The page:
You may very well ask why I gave up teaching when it yielded the happiest years of my life. The answer is health issues that precluded me being in a classroom ever again. The first months of coming to terms with my new reality left me maimed beyond the definition of the word. Now, I have come to accept that you cannot control all that life throws at you. Meanwhile, cherished memories of the laughter, the anecdotes, and the learning curves will never fade. These memories have ultimately spurred on what I would like to share in this article.
The agonising over my students not heeding my explanations (let alone advice) never ceased. No teacher can win over every student. Yet every student should prod a real teacher to question long-held notions. Which is why thinking over your teaching plans and reflections of what worked and didn’t are so important. By teaching plans, I don’t mean the perfectly futile paperwork involved in lesson planning. I mean pondering over and mapping out what you are really going to teach, how to teach it and above all make it meaningful to hearts and minds that do not come in one shape, colour or size. By reflection, I mean ongoing self-assessment while scrutinising your very innards and not just your face in the mirror. This combo of planning and reflection provides Lesson No. 3
Like any seasoned teacher will tell you, teachers learn best from students which is why mega lessons are the ones where both teachers and students can say that they have learnt something before the bell goes. This entails saying loud and clear that just by being adults does not mean we have all the answers. Nor are we always right and we do make mistakes – loads of them.
A few years back I had a student who suffered from Asperger’s Syndrome. It was sheer torment to see him sweat blood in his struggle to meet the demands of the IB Diploma Programme. By the end of the course, the entire staff (including myself) had given up on him and had even made it clear to his parents that his chances of making the grade were next to zilch. Yet when the results came out, we all had to eat our boots and moreover, rejoice in his more than respectable results. His tenacity and motivation are an eternal eye-opener to the strength of young people facing impossible odds.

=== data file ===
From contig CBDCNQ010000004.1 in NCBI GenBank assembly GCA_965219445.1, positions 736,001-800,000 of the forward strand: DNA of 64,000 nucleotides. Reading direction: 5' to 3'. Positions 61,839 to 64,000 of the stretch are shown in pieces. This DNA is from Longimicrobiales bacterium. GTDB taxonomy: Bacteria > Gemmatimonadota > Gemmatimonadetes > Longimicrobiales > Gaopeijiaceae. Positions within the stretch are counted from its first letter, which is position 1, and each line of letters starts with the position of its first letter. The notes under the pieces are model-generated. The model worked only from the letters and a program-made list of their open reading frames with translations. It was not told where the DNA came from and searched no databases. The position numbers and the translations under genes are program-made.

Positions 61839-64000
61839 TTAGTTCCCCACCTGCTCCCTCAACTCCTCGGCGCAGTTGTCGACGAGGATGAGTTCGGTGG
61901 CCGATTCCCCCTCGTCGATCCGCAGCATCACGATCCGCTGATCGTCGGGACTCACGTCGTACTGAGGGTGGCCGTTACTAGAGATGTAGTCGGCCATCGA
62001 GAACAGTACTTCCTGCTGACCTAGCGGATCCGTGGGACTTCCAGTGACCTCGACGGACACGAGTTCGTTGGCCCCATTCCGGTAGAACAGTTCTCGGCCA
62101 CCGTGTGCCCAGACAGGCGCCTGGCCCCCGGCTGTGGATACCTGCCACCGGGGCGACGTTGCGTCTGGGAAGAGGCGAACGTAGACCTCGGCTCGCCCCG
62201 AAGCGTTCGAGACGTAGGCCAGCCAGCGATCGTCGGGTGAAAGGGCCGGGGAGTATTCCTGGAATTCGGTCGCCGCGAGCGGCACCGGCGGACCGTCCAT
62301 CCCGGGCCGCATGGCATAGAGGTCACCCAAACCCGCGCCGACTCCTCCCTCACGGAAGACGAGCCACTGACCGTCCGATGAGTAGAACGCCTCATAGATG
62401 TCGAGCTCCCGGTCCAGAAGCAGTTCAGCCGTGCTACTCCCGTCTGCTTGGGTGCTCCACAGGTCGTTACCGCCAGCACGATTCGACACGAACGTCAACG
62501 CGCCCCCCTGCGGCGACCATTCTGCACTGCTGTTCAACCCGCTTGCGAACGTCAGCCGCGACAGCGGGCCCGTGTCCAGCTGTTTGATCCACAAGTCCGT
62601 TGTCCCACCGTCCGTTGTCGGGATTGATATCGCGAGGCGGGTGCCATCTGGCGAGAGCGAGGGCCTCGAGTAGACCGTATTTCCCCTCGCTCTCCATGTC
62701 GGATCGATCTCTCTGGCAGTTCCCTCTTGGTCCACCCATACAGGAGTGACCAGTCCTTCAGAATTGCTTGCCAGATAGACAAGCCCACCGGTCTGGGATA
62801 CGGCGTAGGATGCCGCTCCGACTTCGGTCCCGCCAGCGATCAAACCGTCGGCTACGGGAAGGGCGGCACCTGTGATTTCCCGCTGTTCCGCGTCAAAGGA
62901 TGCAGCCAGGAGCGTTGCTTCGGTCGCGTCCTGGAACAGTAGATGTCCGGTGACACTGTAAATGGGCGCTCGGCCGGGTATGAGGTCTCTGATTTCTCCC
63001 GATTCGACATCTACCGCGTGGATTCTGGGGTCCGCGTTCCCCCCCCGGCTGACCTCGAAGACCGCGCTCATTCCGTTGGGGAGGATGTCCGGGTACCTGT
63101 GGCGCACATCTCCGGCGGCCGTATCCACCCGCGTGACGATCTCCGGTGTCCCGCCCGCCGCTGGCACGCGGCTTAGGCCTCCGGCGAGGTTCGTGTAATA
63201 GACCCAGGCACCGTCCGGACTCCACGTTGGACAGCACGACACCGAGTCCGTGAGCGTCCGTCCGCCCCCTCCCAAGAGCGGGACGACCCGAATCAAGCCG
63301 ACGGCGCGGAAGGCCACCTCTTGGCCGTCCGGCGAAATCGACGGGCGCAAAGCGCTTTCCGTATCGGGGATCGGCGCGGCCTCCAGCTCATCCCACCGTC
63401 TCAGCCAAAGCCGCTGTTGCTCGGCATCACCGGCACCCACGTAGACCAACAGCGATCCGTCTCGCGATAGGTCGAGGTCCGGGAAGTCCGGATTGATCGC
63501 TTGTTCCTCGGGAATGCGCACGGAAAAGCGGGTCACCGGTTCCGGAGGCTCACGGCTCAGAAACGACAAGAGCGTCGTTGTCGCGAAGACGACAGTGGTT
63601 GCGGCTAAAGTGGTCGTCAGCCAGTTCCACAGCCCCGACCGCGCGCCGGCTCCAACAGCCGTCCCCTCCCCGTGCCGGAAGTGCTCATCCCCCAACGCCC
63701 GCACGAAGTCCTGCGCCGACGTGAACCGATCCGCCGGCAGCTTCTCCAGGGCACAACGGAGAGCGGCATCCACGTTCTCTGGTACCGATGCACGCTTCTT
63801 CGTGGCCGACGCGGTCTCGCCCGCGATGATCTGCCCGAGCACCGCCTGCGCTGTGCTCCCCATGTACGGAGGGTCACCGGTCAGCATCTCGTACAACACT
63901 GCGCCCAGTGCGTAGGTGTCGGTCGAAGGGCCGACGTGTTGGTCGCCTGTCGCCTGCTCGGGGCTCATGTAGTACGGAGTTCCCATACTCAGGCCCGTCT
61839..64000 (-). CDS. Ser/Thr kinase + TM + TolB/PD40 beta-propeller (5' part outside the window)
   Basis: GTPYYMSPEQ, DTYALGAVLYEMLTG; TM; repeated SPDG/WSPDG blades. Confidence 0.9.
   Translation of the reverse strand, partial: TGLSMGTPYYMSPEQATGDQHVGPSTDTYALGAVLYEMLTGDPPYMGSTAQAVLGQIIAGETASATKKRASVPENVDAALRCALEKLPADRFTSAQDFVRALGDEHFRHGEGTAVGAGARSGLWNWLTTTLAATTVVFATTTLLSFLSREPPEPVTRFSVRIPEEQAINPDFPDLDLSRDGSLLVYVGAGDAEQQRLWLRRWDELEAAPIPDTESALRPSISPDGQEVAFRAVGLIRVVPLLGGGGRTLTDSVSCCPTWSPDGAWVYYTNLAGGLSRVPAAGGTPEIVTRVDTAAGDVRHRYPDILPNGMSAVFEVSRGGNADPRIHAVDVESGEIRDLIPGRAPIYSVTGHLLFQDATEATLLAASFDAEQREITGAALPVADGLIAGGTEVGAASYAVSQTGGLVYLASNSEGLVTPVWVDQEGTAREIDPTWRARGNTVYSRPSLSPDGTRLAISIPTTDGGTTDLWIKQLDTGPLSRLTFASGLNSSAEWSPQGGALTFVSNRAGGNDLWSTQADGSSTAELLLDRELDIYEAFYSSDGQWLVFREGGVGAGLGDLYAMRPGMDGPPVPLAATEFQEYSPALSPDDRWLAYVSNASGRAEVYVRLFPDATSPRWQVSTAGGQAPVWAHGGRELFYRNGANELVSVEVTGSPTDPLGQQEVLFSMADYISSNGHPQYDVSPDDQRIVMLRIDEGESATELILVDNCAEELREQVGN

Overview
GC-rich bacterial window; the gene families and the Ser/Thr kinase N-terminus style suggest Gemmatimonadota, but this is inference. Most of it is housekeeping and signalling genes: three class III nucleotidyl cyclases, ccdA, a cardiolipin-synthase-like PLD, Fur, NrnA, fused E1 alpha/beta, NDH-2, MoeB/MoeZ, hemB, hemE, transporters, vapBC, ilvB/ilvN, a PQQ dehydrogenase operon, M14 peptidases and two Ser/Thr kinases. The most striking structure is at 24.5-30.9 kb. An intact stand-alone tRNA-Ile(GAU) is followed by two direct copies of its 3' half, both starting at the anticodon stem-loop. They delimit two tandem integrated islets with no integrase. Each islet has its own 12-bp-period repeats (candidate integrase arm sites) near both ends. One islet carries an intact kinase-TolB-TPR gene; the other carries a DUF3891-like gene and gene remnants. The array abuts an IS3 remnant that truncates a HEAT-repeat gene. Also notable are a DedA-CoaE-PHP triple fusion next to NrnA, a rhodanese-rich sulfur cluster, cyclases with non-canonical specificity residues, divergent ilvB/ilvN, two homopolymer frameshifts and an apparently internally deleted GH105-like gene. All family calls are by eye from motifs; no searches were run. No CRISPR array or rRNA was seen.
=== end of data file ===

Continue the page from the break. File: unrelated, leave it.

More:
So why bother to listen to us when the sparring of egos is blatantly obvious? Because most of us have more experience of the swings of life. And if our words offer a guiding light, then we are worth listening to. Also, because kids have to learn before they earn. Admitting that we do not know it all but showing that we genuinely care is Lesson No. 4.
My experience of mentoring – Lesson No 5. – was based on what I had missed out on during my own school years. A listening ear and a guiding hand, especially to learn how to study; to plan and execute revision; to face the jitters of examinations, and to give examiners what they want. Once more, listening to students’ concerns and reaching out to them after much reflection provided the key.
More crucially, to learn for life and not merely to pass examinations. If an author’s work does not make you question your body and soul; you have failed even if you score the highest marks became one of my mantras. I would go even further. Whatever subject you teach, the most important lesson for kids to learn is that in a world in which we can be so many things the path to happiness lies in being honest, humble, grateful and above all, kind. My father taught me this through his actions no matter the situation. Many a time I failed miserably to live up to his example. Yet I never stopped believing it no matter how hypocritical this sounds.